17 March, 2017

Parenting and overdoing it

I'm sitting around at 5pm on a Friday, trying to figure out what to put here on this blank page. All I can think about is how much time parenting still takes, even though my boys are 17, 14, and 11. 
Grocery shopping is one part of my life influenced by how
many kids I have in my family and how much they eat. 

This afternoon, with two boys gone on school trips (and my husband too), it is all too quiet around here. It makes me think about how much time I usually spend in my day doing things that I only do because I have children (or, perhaps more of what I would normally do, such as grocery shopping or food preparation which takes longer because there are five of us). 

I guess I should start getting used to it. It won't be too long before we are one boy less, with our eldest son graduating in June and heading back to Australia next February and from then on things just gradually decrease, with my youngest, Lord willing, graduating in just six more years.

Because, as a mum, children take up so much of your time over so many years, it is easy to fall into the trap of feeling that that it is your purpose, your main reason for being on this earth, and that there is nothing else worth doing. Yet, it is not so. I had a life before I had kids. (They're always surprised to hear that.) It's going to take some rediscovering, but I'll have it again—a life without kids in it on a daily basis. After 24 years of parenting it will take some getting used to, but I'm already dreaming about the possibilities.

Now the challenge: can I transition from that train of thought into what I really want to post today?

Here's my transitioning thought: because parenting takes up more time than you think, it's easy to take on too much outside the family. 

This is especially true for cross-cultural workers. I had lunch with four other mums from our mission today. We've got kids across a range of ages: from  twenty-two down to four years old. We talked about this and generally agreed that parenting as a cross-cultural mum takes more time and emotional energy that it would if we were in our home countries. This is especially around times of major transition.

Earlier this week I saw this post that talks about the need for caution when it comes to taking care of ourselves, especially as those in cross-cultural ministry.

I was shocked a few years ago when I read that someone was calling for more accountability of cross-cultural workers, that the writer's experience included many who were lazy, who weren't wise in how they spent their time, and that the churches supporting them needed to call them to account. That is not my experience at all.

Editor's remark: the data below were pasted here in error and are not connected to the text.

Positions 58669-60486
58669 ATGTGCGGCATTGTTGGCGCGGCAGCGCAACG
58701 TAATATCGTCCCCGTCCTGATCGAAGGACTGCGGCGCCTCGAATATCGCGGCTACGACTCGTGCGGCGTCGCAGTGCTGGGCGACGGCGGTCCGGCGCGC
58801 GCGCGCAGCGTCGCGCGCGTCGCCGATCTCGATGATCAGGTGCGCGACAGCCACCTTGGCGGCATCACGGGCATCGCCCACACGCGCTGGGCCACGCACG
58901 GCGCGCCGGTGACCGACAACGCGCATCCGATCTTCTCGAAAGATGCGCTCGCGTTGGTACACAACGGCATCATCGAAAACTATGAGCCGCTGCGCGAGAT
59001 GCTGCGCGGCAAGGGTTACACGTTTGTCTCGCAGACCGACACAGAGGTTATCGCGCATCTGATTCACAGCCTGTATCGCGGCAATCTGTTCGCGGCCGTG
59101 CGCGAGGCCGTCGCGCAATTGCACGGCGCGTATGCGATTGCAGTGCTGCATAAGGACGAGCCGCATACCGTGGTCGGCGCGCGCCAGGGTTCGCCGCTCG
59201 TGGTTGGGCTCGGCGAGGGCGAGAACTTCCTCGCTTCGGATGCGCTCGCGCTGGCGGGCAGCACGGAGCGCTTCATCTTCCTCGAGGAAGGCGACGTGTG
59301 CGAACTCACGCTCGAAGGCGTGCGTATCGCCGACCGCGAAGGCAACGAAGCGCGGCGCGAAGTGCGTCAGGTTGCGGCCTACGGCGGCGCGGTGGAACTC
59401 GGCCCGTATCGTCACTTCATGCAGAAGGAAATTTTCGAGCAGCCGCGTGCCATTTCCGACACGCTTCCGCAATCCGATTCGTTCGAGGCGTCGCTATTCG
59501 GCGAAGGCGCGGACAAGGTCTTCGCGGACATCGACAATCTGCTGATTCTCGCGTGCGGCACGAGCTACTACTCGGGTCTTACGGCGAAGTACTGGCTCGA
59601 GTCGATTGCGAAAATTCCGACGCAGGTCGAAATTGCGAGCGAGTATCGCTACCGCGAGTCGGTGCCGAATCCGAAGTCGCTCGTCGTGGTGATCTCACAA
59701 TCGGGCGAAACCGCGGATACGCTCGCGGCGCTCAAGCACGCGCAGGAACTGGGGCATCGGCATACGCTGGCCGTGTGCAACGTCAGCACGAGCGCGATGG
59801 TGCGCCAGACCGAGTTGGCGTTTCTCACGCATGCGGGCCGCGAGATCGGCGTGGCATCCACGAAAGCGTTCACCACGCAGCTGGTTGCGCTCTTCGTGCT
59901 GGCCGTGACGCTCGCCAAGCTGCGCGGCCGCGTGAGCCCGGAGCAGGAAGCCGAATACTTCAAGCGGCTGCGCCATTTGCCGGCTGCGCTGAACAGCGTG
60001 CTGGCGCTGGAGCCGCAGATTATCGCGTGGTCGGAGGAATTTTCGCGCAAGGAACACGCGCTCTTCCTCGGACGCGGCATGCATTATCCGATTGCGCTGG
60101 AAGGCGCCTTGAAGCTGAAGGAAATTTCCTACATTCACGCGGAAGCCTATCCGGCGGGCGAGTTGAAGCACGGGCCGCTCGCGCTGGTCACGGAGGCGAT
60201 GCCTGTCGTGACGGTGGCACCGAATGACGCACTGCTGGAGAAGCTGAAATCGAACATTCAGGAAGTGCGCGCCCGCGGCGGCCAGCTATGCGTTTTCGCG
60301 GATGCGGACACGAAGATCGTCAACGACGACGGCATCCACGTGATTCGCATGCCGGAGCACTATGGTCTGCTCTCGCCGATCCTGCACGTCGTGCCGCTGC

Most cross-cultural workers I see tend to have trouble stopping. At least that is the case in Japan. They need to be urged to take holidays and retreat times. They need articles like the one I've linked to above to remind themselves to take care of themselves.

Here's quote from the article:
I must choose each moment to live above the guilt and rest in the certainty that God loves me more than he needs me. If I disable myself by recklessly overdoing, I do a disservice to Him and to those who love me.
It makes me think of parenting again. If I get into the mode of thinking my purpose is to be a mum, if being needed by them is my main reason for living, that leads to a bad place. And it isn't helpful for the phase of life that I'm standing on the precipice of: when my boys won't "need" me as intensely and daily as they used to.

Someone else who has written about slowing down recently is our Japan Field Director. He's been battling two types of blood cancer for about a year now. He's currently recuperating at home after a particularly rigorous round of chemo and a stem-cell transplant. He's a high achieving fellow, who, by his own words, used to "whizz...around like a hare". These days life for him is more like the famous tortoise. Here are some of the words from a Facebook post of his earlier in the month: